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Charles Chilton Moore: The father of American atheism

In celebration of Freedom of Speech Week (observed October 18-24), I would like to illuminate the life of one of America’s first prominent, outspoken atheists, Charles Chilton Moore, a man who was jailed for blasphemy because the sensitive Bible Belt dwellers of his time just couldn’t stomach a little competition.

When one considers prominent United States atheists, depending on the social circles with which one regularly associates, the list is likely to be rather short. While there are many prominent Americans who consider themselves atheists, very few make their atheism a vocal part of their public dialogue. Such people include authors Daniel Dennett, Sam Harris and Christopher Hitchens; entertainers Penn Jillette and Bill Maher; and university professor PZ Myers. Charles Chilton Moore was a trailblazer for all atheists in the United States, though sadly his story is known by few.

Moore was born in 1837, the grandson of prominent Restoration Movement preacher Barton W. Stone. Moore became an ordained minister, but he lost his faith in the Bible over time, in part due to geological evidence that was contrary to the commonly-held belief in a 6,000 year old Earth. In 1884 Moore founded the Blue Grass Blade, a sporadically-published journal containing articles promoting agnosticism, women’s suffrage, old Earth theory and outing illegal distilling operations and the antics of those he considered religious bigots in his community.

Moore was jailed for five months for blasphemy before his sentence was commuted thanks to a pardon from Republican President William McKinley. As Americans, we often look at blasphemy laws in other nations and scoff at their barbarism. Sadly, many forget the despicable record our own country has with respect to equal treatment of those with different or nonexistent religious beliefs. One need only look at the Salem Witch Trials, the jailing of people for expressing dissenting religious opinions, and the destruction of Mosque construction equipment to catch a small glimpse of our less-than-progressive past.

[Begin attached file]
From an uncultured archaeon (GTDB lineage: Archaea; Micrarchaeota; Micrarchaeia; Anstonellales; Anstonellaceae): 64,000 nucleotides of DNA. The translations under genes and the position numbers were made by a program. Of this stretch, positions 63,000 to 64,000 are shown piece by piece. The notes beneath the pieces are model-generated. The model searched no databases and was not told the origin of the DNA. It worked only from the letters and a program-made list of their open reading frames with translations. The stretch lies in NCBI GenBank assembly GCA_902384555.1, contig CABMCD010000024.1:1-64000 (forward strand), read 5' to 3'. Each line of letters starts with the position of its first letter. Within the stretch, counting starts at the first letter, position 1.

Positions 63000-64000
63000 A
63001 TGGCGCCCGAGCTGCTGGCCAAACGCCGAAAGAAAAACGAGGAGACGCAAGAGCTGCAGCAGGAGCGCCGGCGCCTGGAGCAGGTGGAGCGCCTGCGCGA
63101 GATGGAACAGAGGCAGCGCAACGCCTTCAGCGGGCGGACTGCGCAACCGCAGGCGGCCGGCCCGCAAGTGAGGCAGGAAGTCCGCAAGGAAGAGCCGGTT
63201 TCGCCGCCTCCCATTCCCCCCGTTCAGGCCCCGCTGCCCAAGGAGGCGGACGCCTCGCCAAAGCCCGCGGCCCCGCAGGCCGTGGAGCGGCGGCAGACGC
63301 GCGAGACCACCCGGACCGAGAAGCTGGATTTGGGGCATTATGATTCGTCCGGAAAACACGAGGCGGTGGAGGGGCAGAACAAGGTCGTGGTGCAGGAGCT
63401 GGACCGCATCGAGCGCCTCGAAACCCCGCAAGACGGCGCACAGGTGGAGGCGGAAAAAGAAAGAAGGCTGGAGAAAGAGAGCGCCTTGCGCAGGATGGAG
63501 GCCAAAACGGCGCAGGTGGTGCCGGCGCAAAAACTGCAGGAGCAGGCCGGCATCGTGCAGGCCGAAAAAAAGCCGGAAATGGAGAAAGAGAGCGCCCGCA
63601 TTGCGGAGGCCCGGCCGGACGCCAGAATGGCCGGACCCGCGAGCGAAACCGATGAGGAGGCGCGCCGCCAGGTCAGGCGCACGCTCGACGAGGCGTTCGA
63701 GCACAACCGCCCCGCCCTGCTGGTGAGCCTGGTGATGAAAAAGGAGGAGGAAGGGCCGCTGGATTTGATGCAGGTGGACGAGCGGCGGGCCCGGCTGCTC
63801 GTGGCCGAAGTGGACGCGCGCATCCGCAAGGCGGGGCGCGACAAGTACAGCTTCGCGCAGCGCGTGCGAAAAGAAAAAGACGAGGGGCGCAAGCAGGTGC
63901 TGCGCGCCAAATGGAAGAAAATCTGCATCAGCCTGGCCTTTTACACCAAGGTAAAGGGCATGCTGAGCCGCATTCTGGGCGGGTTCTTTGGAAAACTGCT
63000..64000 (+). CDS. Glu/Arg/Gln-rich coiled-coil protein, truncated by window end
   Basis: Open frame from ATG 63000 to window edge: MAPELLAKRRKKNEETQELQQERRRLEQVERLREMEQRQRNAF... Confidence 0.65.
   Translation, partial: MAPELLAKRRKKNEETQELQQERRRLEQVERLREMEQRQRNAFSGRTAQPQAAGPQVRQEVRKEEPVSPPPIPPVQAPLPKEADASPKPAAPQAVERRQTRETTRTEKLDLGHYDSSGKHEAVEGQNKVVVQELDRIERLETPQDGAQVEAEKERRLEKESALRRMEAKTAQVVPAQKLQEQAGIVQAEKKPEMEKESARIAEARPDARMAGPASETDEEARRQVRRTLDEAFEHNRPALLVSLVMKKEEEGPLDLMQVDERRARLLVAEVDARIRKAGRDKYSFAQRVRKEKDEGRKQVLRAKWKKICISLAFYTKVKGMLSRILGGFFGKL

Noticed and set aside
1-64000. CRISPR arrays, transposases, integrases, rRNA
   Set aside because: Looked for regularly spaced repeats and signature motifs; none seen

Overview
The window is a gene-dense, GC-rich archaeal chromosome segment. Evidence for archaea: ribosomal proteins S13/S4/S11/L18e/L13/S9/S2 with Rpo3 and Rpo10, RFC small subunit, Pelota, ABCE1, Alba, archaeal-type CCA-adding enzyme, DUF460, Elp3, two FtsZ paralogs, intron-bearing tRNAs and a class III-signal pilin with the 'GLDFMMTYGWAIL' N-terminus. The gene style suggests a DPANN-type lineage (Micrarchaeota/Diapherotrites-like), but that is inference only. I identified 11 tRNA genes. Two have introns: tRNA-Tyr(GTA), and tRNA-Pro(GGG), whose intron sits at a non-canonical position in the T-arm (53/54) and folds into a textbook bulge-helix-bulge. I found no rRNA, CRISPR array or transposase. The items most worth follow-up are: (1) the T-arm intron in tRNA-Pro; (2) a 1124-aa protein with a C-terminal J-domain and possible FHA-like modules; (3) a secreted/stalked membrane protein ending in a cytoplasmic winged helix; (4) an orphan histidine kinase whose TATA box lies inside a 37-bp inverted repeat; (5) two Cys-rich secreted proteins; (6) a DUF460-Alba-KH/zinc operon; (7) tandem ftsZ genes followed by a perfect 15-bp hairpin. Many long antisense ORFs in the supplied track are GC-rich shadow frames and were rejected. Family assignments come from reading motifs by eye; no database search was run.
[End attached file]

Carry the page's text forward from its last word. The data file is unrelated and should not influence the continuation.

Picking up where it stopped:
Moore’s legal battles set many precedents with regards to free speech and the free distribution of publications that contain sentiments contrary to those held by the majority. For those that face hardships today because of their lack of religious belief, it may be comforting to remember the plight of one man who suffered jail time for his lack of belief. Perhaps the next generation of Americans will never experience any form of religious discrimination. We can hope.

To learn more about the life of Charles Chilton Moore, read his biography Kentucky’s Most Hated Man: Charles Chilton Moore and The Bluegrass Blade or his autobiography Behind the Bars (available sparsely).

The Mystery in the Box

I was just looking in my neighbor’s yard. There is a large wooden crate behind his deck that hasn’t been touched in the last 6 months. As far as I can tell, it is there to stay. This got me thinking about people’s belief in god.

If my neighbor told me that inside his crate was $1 billion, I would probably call him crazy. But if he told me that I could have the $1 billion, he might pique my interest for a moment. I’d want to see some sort of proof or obtain some form of collateral, but he would have my attention. Here’s the bombshell: he tells me that to obtain the treasure, I would have to spend an indeterminate amount of time cleaning his house, mowing his lawn, doing other various chores, and finally giving him 10% of my annual income.

Well, screw that. Sure he lets me play basketball on his nice court, gives me a meal once in a while, and takes me on his annual ski trip with his family, but I’d still want some sort of evidence that the $1 billion actually existed before I donated vast amounts of my time and resources to obtaining it.